A major chunk of the participants were straight supporters who feel strongly for the LGBT rights cause. Varkey Parakal, a class 12 student, feels that this is a human rights cause as well. "I have always been a supporter for causes regarding human rights and the LGBT rights are not any different." They were also not worried about getting labeled as gay while supporting the cause. There were straight supporters who held placards that shouted, ‘Happy Being Gay.’ Mohini Mohandas, another class 12 student says, “I don’t mind being called lesbian, bisexual etc. Because it would be like a person getting my age wrong - something harmless and correctable.”

[Image] Crazy Sam's Bloginess: The Fifth Kerala Queer Pride
Photography by Surjith S Pai

[Image] Crazy Sam's Bloginess: The Fifth Kerala Queer Pride

The pride march is also a group therapy of sorts for the gay people and the watching public, opines Kishor Kumar, a software engineer and writer who had come all the way from Calicut - a few districts north of Kochi. “Most members of the LGBT community live in constant fear and shame; this is a chance for them to witness the support and acceptance showered by the public.”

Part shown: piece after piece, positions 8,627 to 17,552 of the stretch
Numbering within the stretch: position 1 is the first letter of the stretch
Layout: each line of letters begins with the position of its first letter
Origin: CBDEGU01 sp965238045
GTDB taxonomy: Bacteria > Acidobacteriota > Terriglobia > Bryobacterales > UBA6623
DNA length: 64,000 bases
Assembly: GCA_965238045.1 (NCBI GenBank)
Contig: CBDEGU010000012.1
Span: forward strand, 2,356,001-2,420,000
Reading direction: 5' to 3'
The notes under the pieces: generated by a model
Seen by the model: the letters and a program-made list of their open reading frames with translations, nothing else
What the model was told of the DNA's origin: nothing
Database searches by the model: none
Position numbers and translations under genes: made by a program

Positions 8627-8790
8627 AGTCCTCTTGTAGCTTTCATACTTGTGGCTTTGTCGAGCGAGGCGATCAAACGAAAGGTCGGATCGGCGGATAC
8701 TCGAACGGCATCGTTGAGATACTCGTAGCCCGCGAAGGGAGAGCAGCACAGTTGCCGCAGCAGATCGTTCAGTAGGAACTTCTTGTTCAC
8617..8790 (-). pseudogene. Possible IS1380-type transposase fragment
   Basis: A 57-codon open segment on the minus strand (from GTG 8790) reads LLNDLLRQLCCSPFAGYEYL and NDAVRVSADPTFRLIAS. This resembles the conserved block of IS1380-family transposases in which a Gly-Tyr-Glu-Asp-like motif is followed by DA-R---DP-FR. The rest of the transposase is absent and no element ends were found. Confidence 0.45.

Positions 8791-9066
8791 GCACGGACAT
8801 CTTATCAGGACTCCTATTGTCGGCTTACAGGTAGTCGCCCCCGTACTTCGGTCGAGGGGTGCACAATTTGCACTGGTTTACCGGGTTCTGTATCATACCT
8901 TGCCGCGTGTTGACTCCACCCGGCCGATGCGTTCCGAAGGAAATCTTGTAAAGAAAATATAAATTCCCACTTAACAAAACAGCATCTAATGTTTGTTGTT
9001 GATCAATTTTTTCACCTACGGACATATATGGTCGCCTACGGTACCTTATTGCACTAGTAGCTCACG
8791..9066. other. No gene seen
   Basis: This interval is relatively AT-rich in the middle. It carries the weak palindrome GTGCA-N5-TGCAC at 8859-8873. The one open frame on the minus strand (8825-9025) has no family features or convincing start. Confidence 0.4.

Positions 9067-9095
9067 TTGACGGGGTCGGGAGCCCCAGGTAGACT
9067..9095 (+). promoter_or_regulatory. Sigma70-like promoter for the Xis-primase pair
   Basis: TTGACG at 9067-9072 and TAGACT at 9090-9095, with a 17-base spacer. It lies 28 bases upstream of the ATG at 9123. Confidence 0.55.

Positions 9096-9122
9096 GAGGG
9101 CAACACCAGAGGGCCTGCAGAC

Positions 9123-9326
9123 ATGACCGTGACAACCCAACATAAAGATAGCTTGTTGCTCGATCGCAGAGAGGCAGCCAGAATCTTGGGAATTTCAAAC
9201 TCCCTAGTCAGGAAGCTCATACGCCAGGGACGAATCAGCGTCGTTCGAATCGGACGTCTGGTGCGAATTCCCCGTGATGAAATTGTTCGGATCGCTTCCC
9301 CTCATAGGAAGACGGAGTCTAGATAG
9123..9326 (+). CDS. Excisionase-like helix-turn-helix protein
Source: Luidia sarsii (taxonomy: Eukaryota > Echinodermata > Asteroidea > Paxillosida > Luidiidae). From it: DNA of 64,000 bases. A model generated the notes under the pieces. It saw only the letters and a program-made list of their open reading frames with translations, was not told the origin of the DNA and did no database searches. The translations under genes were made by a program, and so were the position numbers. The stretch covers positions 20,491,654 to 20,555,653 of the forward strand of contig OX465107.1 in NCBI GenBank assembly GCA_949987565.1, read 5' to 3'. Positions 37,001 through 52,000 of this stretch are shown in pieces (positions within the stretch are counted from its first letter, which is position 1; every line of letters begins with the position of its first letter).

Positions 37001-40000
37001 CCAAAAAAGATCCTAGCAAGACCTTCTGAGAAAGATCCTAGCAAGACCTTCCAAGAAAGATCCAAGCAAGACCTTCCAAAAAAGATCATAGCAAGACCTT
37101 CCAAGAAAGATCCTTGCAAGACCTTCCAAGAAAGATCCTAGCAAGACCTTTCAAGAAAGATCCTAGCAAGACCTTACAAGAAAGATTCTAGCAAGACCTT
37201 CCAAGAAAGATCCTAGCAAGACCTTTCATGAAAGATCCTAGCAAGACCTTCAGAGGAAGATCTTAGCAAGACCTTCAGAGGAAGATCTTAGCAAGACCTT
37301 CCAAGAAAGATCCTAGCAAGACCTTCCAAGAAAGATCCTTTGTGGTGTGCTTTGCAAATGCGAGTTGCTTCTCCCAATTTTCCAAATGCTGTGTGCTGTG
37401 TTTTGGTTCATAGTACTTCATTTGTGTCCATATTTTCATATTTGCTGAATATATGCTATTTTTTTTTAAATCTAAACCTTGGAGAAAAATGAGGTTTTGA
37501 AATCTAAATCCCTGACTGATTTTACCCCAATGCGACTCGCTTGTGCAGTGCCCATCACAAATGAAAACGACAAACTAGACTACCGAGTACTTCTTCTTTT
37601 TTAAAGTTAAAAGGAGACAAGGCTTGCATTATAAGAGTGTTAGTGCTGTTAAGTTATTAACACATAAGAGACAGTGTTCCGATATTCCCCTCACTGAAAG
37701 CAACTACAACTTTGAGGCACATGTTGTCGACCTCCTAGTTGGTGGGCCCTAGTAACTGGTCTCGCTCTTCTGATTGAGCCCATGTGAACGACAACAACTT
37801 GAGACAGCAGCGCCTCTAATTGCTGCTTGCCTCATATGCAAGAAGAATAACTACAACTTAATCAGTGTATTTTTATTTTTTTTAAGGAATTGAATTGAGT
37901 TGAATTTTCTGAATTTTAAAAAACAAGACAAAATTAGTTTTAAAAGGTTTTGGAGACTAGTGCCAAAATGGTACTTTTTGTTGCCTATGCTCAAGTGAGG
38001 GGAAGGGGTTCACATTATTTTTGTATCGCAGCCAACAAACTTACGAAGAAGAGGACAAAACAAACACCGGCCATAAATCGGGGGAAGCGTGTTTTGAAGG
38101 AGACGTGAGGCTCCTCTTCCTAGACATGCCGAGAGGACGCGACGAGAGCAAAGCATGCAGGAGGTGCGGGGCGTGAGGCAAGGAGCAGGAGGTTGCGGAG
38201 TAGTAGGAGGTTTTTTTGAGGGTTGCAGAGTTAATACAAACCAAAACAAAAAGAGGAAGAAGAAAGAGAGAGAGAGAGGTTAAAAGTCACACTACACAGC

[Image] Crazy Sam's Bloginess: The Fifth Kerala Queer Pride

[Image] Crazy Sam's Bloginess: The Fifth Kerala Queer Pride
Photography by Surjith S Pai
The Kochi queer pride march had many firsts to it. 

- This was the first time a queer pride happened in Kochi. Previous editions were held in the neighbouring district of Thrissur and once in Calicut.
- This was the first queer pride that was held in Kerala after the Supreme Court struck down the earlier Delhi High Court verdict which had decriminalized non-penile-vaginal sexual acts.
- This was the first pride march in Kerala which saw people, barring one or two, marching without any mask.